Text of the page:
Royal Air Force jets were scrambled to intercept nuclear-capable Russian bombers over the North Atlantic.
The aircraft were scrambled after two Tupolev Tu-160 strategic bombers were spotted approaching UK airspace near the Shetland islands on Thursday morning.
The bombers flew from the northeast and passed along the west of Ireland and France before turning around before reaching the Spanish coast.
A Royal Air Force spokesman said:
"We can confirm that quick reaction alert Typhoon aircraft from RAF Lossiemouth and RAF Coningsby scrambled to monitor two Blackjack bombers while they were in the UK area of interest. At no point did the Russian aircraft enter UK territorial airspace."
The French airforce said in a separate statement that it scrambled two Mirage fighters as the bombers approached Brittany after passing Ireland.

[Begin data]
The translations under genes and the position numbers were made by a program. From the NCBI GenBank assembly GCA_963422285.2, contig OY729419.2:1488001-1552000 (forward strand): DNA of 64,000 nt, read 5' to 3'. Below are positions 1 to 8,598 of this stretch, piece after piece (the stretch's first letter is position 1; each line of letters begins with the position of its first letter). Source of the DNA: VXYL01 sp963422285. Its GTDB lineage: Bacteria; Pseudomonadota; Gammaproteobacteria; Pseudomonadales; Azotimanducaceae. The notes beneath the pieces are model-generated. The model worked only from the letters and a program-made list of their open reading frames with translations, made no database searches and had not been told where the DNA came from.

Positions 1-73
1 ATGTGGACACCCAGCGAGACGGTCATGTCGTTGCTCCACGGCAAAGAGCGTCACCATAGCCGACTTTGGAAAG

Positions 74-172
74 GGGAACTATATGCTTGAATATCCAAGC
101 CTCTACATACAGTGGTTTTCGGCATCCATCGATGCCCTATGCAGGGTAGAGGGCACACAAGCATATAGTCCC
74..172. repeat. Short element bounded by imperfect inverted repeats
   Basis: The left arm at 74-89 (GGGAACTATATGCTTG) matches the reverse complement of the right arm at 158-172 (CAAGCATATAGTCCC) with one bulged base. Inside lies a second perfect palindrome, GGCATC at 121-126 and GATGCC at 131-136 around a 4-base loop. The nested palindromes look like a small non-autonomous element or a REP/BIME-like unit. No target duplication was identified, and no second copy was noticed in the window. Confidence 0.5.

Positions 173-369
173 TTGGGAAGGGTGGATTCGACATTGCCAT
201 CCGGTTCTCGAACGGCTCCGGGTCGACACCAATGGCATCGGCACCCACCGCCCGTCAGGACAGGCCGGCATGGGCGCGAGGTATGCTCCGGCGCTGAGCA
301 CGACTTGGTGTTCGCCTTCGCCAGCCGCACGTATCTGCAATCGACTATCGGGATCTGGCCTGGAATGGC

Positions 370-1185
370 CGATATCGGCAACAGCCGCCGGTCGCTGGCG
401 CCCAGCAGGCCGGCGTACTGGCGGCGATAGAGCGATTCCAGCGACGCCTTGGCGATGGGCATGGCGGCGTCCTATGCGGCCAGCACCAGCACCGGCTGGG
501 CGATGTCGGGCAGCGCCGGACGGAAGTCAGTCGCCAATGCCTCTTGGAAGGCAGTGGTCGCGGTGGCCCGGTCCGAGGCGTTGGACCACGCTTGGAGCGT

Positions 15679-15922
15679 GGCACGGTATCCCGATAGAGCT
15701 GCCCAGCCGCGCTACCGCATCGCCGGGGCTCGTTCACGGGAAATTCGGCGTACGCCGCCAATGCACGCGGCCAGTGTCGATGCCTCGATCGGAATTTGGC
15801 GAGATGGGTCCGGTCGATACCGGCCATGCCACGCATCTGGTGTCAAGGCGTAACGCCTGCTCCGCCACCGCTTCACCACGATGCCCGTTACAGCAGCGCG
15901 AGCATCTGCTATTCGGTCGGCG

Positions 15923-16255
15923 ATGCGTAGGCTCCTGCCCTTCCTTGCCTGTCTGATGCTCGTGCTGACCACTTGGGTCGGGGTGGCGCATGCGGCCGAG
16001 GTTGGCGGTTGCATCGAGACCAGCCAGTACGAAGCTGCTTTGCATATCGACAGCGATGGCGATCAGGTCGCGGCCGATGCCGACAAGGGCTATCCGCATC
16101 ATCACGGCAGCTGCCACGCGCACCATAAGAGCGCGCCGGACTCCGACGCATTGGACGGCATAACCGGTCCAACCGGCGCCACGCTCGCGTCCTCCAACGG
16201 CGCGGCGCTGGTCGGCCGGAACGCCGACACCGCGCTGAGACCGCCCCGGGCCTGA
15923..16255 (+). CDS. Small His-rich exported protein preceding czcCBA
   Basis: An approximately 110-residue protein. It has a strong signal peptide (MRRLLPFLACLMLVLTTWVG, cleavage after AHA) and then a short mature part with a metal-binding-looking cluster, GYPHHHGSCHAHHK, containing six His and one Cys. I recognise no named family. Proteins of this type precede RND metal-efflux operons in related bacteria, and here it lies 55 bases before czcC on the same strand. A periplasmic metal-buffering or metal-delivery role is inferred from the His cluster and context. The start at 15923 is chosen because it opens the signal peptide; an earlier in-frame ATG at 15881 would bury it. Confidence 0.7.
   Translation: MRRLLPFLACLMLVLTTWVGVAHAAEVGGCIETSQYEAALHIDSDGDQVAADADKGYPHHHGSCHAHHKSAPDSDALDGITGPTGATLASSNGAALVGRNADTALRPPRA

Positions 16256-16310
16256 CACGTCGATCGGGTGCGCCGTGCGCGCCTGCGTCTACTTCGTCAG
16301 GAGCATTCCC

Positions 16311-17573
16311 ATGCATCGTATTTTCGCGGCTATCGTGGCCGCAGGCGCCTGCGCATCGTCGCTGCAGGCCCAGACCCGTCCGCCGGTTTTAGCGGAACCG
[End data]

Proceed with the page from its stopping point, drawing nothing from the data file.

A Spanish F-18 fighter joined the escort over the Bay of Biscay before the Russian aircraft turned around and returned north on the same route.
The RAF says it scrambles jets in response to probing flights by Russian aircraft several times a year.
Tu-160 Blackjacks are supersonic strategic bombers designed to carry both nuclear and conventional bombs. Since 2015 Blackjacks flying from bases in Russia have taken part in long-range bombing missions over Syria.
In September last year Norwegian, British, French, and Spanish fighters were scrambled in succession when two Blackjacks flew from the Arctic to the Bay of Biscay.
- Originally published in Telegraph UK